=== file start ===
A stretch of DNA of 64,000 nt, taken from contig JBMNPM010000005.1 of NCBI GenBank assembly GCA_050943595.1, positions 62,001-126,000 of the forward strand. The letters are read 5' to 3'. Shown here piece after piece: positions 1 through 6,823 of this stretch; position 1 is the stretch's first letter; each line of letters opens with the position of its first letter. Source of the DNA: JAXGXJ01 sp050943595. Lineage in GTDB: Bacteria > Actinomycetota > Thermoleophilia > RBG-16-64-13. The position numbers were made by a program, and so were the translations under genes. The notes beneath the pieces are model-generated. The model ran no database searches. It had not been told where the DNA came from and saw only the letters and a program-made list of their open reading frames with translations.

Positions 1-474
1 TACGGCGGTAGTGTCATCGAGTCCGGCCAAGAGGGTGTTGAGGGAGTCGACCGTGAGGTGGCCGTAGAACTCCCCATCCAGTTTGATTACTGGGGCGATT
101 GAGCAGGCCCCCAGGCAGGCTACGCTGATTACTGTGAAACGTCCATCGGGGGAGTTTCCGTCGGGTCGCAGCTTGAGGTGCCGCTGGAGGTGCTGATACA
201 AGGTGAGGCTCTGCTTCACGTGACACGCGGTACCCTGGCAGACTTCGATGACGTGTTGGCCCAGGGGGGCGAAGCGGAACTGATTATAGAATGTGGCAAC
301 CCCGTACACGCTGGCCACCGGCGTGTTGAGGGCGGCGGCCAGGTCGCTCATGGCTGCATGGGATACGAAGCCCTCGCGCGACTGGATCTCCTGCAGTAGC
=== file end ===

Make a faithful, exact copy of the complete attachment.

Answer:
A stretch of DNA of 64,000 nt, taken from contig JBMNPM010000005.1 of NCBI GenBank assembly GCA_050943595.1, positions 62,001-126,000 of the forward strand. The letters are read 5' to 3'. Shown here piece after piece: positions 1 through 6,823 of this stretch; position 1 is the stretch's first letter; each line of letters opens with the position of its first letter. Source of the DNA: JAXGXJ01 sp050943595. Lineage in GTDB: Bacteria > Actinomycetota > Thermoleophilia > RBG-16-64-13. The position numbers were made by a program, and so were the translations under genes. The notes beneath the pieces are model-generated. The model ran no database searches. It had not been told where the DNA came from and saw only the letters and a program-made list of their open reading frames with translations.

Positions 1-474
1 TACGGCGGTAGTGTCATCGAGTCCGGCCAAGAGGGTGTTGAGGGAGTCGACCGTGAGGTGGCCGTAGAACTCCCCATCCAGTTTGATTACTGGGGCGATT
101 GAGCAGGCCCCCAGGCAGGCTACGCTGATTACTGTGAAACGTCCATCGGGGGAGTTTCCGTCGGGTCGCAGCTTGAGGTGCCGCTGGAGGTGCTGATACA
201 AGGTGAGGCTCTGCTTCACGTGACACGCGGTACCCTGGCAGACTTCGATGACGTGTTGGCCCAGGGGGGCGAAGCGGAACTGATTATAGAATGTGGCAAC
301 CCCGTACACGCTGGCCACCGGCGTGTTGAGGGCGGCGGCCAGGTCGCTCATGGCTGCATGGGATACGAAGCCCTCGCGCGACTGGATCTCCTGCAGTAGC